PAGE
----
There were a lot of festivals in that part of the world, including the Basque feria (in several French and Spanish towns, not just Pamplona), and Nuit de la Musique on midsummer night, but the Carnaval was such a quirky, risqué display of abandon in what was a usually fairly elegant, genteel town, and a really exhilarating event to witness.

In Britain, We Bake

Back in the UK, we mark the day too. We’re all set to overindulge, pander to our baser instincts, and fully relish the opportunity to go wild…

We make pancakes.

Yes, true to stereotype, the British way to do carnival is simply and frugally, using up our fat and sugar, the ingredients that aren’t allowed during Lent. We call it Shrove Tuesday, or Pancake Day, sprinkle lemon juice and sugar on our treats, and call it a day right there for the fun and games. Most households will include the informal tradition of attempting to toss the first pancake in the pan with a grand flourish, until it either gets stuck on the ceiling or disintegrates into pieces, and so they continue the rest of the batch with a humble spatula. With the exception of a few towns which hold pancake races, or other idiosyncratic sporting events, that’s the extent of our carnival pleasures.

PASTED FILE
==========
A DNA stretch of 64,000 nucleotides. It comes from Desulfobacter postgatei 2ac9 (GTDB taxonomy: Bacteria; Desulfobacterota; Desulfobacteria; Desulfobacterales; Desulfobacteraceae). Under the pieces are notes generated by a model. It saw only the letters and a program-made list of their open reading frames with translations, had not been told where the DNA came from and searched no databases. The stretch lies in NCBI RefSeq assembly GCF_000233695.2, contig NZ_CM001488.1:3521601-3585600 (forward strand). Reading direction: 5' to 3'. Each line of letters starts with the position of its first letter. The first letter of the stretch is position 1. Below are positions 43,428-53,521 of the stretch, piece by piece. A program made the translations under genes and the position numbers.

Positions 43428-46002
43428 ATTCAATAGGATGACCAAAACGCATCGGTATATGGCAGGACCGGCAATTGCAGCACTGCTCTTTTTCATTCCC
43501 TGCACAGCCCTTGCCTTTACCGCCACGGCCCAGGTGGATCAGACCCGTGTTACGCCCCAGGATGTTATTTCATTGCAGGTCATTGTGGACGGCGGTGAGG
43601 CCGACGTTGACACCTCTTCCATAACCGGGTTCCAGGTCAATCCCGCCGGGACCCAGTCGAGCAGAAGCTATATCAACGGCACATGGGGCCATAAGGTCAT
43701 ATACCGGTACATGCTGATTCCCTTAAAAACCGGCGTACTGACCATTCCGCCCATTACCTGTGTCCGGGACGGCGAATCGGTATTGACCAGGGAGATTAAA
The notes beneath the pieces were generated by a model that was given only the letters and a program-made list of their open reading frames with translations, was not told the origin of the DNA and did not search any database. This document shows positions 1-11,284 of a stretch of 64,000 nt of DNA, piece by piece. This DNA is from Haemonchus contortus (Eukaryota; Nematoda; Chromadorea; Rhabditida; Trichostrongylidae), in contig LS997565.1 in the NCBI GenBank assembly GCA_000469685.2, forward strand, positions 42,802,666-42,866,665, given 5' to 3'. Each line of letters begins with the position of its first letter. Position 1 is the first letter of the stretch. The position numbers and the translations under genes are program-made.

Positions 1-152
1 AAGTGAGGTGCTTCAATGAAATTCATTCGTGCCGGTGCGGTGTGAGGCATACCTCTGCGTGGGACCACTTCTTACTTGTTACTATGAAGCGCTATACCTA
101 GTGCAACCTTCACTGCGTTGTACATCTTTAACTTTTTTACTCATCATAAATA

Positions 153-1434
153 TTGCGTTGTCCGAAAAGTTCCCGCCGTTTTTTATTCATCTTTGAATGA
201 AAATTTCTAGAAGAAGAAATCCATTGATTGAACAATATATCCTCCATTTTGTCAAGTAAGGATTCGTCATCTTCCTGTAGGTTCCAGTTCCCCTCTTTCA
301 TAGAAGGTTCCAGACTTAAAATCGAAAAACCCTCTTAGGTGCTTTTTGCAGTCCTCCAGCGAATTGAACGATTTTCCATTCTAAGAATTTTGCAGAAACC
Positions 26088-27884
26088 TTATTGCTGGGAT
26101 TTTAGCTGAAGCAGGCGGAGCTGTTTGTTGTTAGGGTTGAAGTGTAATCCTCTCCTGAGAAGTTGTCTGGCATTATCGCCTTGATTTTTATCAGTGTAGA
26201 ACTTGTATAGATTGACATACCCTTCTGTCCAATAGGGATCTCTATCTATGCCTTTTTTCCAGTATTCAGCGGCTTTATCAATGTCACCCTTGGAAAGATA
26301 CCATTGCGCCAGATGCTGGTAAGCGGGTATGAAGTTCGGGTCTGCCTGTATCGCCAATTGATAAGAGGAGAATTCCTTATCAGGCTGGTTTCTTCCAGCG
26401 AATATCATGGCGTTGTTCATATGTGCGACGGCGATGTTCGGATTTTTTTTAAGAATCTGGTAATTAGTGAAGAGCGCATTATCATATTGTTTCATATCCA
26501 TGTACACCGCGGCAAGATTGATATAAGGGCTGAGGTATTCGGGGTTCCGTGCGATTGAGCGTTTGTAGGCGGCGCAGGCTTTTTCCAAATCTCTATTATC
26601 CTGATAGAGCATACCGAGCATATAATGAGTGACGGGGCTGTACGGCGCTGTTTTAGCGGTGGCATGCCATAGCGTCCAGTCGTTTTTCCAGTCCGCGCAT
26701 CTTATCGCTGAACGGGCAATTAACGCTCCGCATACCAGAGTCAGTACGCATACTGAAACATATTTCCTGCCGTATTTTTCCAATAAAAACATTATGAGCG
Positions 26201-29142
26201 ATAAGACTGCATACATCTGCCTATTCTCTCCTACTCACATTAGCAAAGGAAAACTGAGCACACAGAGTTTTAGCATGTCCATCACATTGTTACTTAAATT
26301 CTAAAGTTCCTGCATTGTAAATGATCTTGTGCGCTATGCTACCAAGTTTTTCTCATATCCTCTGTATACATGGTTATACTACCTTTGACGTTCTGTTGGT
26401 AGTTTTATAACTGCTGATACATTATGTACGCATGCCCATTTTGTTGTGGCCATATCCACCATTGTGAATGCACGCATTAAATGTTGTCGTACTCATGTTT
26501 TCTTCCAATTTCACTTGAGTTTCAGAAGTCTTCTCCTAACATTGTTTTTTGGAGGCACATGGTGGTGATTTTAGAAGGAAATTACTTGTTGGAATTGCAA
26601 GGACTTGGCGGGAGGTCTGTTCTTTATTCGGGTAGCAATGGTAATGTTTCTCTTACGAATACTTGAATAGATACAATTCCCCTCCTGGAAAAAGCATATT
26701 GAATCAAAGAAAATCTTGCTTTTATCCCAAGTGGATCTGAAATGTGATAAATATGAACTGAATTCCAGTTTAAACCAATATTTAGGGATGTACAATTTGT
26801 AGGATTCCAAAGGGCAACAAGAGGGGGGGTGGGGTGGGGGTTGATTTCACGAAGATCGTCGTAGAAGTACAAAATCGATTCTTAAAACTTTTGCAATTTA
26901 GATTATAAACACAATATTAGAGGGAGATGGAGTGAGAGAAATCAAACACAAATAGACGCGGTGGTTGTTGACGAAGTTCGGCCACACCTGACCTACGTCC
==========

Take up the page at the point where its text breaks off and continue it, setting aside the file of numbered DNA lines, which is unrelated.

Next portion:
Have you been celebrating Fastlavn? How did you mark the occasion? Or is there something in your own culture that marks this juxtaposition between indulgence and restraint? I’d love to collect more of these stories and traditions!

Fastelavn and Other Frolicking Feasts Pinnable

Thanks for reading. If you want to keep up to date with future posts and behind-the-scenes insights, click here to join my journey, and receive a preview from my memoir exclusive to your inbox.
And thanks for all the likes, comment, and support here, and on Instagram and Facebook. It costs you nothing, but means everything to me!

One thought on “Fastelavn and Other Frolicking Feasts

Leave a Reply

Fill in your details below or click an icon to log in: Logo

You are commenting using your account. Log Out /  Change )

Twitter picture

You are commenting using your Twitter account. Log Out /  Change )

Facebook photo

You are commenting using your Facebook account. Log Out /  Change )

Connecting to %s